On January 20, 1965, “Patty Meets a Celebrity” aired on ABC-TV. It was a special episode of The Patty Duke Show that highlighted the fame of its guest star, Sal Mineo. In the episode, Mineo returns to his alma mater to perform in a play with the students. Patty, a stand-in for the typical mid-century, all-American teenager swoons her way to a starring role in the play. It is a testament to the fame and teenage adulation that had followed Mineo since he starred in Rebel Without a Cause in 1955. He had become a teen idol for his depictions of juvenile delinquents, depictions that resonated deeply with an adolescent audience searching for new ways to assert their individuality and their identities in a larger, conformist world. It is, to this day, the way that Mineo is viewed, in part due to the fact that he was at the height of a fame that he was never able to replicate.
Mineo’s story ends with a robbery, in which he was murdered at the age of 37. And, as so often happens in tragic circumstances, his death has overshadowed his life, his career, and his personality. It has informed, incorrectly, the tone and tenor of his life and accomplishments. It is a disservice to a dynamic man to reduce his life to one instant, to believe that one tragic moment indicates a lifetime of tragedy. Sal was deservedly an idol, but he was also a complex man who doesn’t deserve to have his legacy reduced to the story of his death.
With a string of releases, including Rebel Without a Cause, Crime in the Streets (1956), and Dino (1957), Sal Mineo cemented his status as the iconic juvenile delinquent. These films, huge successes, catapulted Mineo to stardom. His stardom was so immense that he was mobbed by fans everywhere he went. Mineo recalls a story of landing at an airport in Australia, saying, “‘By the time we got to the Chelsea Hotel I had lost almost every button, had my tie torn off- don’t know why I wasn’t choked to death in the process-and had some girls’ telephone numbers scribbled on my coat, in ink’” (141). As Mineo aged, he became interested in pursuing other stories, other characters. Unfortunately, he had been effectively typecast and although he tried to distance himself from these rebellious yet soulful characters, he was ultimately unsuccessful. This was the only way that producers and directors saw him and, more importantly, the only way they thought the audience saw him. If anything, Sal was able to imbue these somewhat stereotypical, flat roles with nuance and power that make it clear that he was a capable actor. But the role of rebellious icon became an albatross from which Mineo could not escape, an especially hefty burden in a changing cultural landscape. As the fifties gave way to the sixties, Mineo found it even more difficult to get work. Peter Bogdanovich, a friend of Mineo’s sums up the problem, saying, “‘Sal was an anachronistic reminder of the teenage fifties the chic people preferred to forget; that he was a talented actor seemed beside the point’” (206).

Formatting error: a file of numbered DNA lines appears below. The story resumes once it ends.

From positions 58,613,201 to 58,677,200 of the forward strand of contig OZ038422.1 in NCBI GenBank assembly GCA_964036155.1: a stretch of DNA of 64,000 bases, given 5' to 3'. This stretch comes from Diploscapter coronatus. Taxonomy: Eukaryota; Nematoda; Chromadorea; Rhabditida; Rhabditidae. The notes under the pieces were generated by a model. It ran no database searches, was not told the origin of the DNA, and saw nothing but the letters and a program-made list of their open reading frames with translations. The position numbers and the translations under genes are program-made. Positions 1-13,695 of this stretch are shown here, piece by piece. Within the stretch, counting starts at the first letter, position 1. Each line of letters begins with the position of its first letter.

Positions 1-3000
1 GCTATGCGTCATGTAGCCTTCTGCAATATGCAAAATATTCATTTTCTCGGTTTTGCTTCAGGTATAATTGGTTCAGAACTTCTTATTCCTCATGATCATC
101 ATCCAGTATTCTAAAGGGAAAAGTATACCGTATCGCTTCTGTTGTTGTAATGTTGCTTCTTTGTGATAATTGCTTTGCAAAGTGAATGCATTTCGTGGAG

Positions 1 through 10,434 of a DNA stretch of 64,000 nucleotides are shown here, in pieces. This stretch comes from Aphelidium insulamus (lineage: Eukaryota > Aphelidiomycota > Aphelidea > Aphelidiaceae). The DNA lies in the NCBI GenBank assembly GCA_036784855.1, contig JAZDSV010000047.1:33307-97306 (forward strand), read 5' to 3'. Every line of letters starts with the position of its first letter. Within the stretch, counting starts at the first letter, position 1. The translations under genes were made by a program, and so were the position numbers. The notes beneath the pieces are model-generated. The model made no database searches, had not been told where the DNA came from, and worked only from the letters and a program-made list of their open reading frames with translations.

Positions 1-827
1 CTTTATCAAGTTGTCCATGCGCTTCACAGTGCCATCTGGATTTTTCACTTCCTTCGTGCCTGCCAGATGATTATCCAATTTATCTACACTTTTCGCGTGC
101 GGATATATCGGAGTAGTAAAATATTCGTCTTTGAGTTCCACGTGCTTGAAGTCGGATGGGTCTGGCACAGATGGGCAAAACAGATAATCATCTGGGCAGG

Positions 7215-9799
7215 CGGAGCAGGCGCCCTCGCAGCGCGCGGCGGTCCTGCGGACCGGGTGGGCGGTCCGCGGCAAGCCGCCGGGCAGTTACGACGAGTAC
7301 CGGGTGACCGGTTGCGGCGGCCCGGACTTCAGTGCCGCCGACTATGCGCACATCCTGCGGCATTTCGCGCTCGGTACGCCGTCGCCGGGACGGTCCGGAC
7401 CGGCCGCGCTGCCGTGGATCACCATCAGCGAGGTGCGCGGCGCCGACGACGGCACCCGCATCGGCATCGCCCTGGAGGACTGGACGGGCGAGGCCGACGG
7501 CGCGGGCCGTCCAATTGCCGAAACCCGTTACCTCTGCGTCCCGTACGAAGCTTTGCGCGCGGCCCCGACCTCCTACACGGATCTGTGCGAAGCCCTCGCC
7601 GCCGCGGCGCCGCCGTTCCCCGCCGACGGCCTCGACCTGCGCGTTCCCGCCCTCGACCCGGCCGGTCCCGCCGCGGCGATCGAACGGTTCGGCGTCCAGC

But not to be deterred, Mineo decided that telling stories, rather than acting, was his passion. He followed this desire into other spheres, namely that of producing and directing film and theatre, and was constantly optioning rights for films. He had a true interest in telling stories and in finding ways to convey the multiplicity of the human condition and he was not about to shy away from challenging subject matter. He gave Bogdanovich the Larry McMurtry book that would eventually become The Last Picture Show (1971), knowing that he was too old to play the lead but knowing that the story was in good hands. He was interested in getting James Baldwin’s novel, Giovanni’s Room, a book that deals frankly with issues of sexual identity, made into a movie (a notion that Baldwin was very enthusiastic about). Ultimately, he didn’t succeed, but his failures never deterred him. He always continued to work. Mineo interests expanded to include visual art. He posed for the massive painting The New Adam (1962) by Harold Stevenson. It is a multi-panel male nude that eroticizes the male body for a male gaze. It is sensual and erotic and was particularly shocking at the time of it’s unveiling.
All this is an attempt to paint a portrait of Mineo that isn’t contingent on his death or that doesn’t deal solely with the beginning of his career and the indelible image of Mineo as rebel. That was just the beginning of Sal’s career, and though it is the part for which he is largely remembered, it was by no means the most fruitful or fascinating era of his life. Sal Mineo was an icon, an emblem of disaffected youth whose death often informs our collective notions of his life. But Mineo was also a dynamic, complex man whose ambitions and interests informed his later career in fascinating ways that absolutely warrant examination. Sal Mineo was a driven creative whose ambitions and projects pushed the bounds of acceptability in a restrictive era, and because of this, his path often crossed with some of the most recognizable and challenging works of art ranging across many mediums. He was truly a visionary and he deserves to be remembered as such.
Michaud, Michael Gregg. Sal Mineo: A Biography. New York: Three Rivers Press, 2010.